Work on the Snowdon summit building is being hampered by snow, says the Snowdonia National Park Authority.
Workers on the project have had to dig snow off the railway track just to get to work every day.
The contractors have had to concentrate instead on work inside the building because of the harsh conditions at the summit.
A spokeswoman for Snowdonia National Park said there was still three months work to complete the £8.35m building.
"Due to the amount of snow that has fallen on the summit within the last few weeks, attempts by workers to reach the summit have been hampered," said the park authority's Llinos Angharad.
"When they do succeed in reaching the summit, conditions continue to be difficult for them to complete the stonework on the outside of the building as the snow, ice, rain, must and the general dampness in the air makes it difficult for workers to work with the stone," she added.
Despite the weather problems, she said there was not a problem with completing the building, which is called Hafod Eryri, before the autumn deadline to draw on funds from Europe.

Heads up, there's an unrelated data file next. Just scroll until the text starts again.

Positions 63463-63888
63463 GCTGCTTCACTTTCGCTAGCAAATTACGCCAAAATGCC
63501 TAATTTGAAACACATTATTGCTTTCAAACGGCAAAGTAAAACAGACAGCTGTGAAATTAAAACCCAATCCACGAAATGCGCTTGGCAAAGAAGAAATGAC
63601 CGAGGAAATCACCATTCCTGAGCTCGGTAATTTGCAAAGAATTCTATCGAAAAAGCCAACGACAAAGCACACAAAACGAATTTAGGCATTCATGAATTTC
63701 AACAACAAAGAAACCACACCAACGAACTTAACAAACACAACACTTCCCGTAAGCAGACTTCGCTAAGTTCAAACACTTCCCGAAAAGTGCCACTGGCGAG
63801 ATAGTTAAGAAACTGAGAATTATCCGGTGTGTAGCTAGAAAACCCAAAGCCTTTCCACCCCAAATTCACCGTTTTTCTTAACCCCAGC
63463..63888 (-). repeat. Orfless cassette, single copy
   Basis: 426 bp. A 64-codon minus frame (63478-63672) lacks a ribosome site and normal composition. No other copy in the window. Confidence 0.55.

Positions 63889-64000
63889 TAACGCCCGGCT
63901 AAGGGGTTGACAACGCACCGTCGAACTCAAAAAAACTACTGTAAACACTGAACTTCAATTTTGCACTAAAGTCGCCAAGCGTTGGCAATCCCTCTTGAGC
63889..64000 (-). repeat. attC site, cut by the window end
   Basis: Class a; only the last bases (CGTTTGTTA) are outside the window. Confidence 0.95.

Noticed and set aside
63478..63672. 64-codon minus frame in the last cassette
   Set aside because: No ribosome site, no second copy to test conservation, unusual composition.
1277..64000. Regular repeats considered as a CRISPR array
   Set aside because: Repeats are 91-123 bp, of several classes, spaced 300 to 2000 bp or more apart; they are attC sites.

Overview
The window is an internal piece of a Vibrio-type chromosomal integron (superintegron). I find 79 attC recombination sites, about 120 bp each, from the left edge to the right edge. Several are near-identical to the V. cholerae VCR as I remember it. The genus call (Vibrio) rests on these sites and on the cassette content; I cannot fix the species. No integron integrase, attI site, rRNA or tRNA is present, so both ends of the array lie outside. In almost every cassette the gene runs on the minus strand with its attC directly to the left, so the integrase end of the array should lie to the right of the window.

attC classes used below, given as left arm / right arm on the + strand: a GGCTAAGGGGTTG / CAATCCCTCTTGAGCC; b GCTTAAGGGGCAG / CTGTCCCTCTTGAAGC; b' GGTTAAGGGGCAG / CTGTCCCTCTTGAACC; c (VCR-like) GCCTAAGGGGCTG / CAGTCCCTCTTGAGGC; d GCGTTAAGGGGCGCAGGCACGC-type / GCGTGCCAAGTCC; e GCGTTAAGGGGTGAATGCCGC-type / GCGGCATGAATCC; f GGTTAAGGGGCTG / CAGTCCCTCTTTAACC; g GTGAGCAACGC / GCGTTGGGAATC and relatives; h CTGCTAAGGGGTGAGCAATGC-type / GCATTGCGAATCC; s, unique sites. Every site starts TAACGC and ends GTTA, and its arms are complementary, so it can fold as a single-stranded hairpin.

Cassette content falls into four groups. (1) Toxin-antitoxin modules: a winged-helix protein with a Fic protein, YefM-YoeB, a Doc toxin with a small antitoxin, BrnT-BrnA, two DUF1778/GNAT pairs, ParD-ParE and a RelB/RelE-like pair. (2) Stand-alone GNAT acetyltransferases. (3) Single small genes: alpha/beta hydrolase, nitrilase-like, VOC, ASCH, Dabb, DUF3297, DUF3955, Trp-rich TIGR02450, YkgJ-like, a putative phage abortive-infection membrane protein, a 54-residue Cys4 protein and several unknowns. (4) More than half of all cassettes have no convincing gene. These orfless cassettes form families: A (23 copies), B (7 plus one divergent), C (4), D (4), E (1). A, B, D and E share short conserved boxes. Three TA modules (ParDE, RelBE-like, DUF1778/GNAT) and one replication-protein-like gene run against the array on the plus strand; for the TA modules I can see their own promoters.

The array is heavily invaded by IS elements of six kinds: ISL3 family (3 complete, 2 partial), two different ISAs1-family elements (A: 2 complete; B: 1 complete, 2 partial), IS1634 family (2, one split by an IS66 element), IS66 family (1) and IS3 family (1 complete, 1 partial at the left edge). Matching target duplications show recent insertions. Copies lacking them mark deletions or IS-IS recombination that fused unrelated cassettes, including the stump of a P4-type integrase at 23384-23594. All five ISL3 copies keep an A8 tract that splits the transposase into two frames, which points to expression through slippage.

The assembly government has supported the project and backing has also come from European Objective One funds. A public appeal also raised £350,000.
"The authority is immensely grateful for the dedicated and determined efforts the workers are making to complete the building.
"The weather conditions are atrocious for them, but they persist in their efforts on our behalf," Ms Angharad added.
The building will replace the demolished mountain cafe which was once called Britain's highest slum by Prince Charles.
Once completed, the cafe will look like this
The old summit building was built in 1935 and designed by Sir Clough Williams-Ellis, the founder of the Italianate village Portmeirion a few miles away on the north Wales coast.
The centre will have facilities giving visitors the chance to learn more about Wales' highest mountain and its environment.
It will also provide weather information, advice on routes as well as refreshments and shelter
The café sited 3,500 ft (1,067m) above sea level and weather conditions there can often be more extreme than at lower altitudes..
Last summer the project was delayed by high winds.
The building's name was closen after a secret ballot. Eryri in English is Snowdonia but there is no translation for Hafod, an old Welsh term for residence on high land.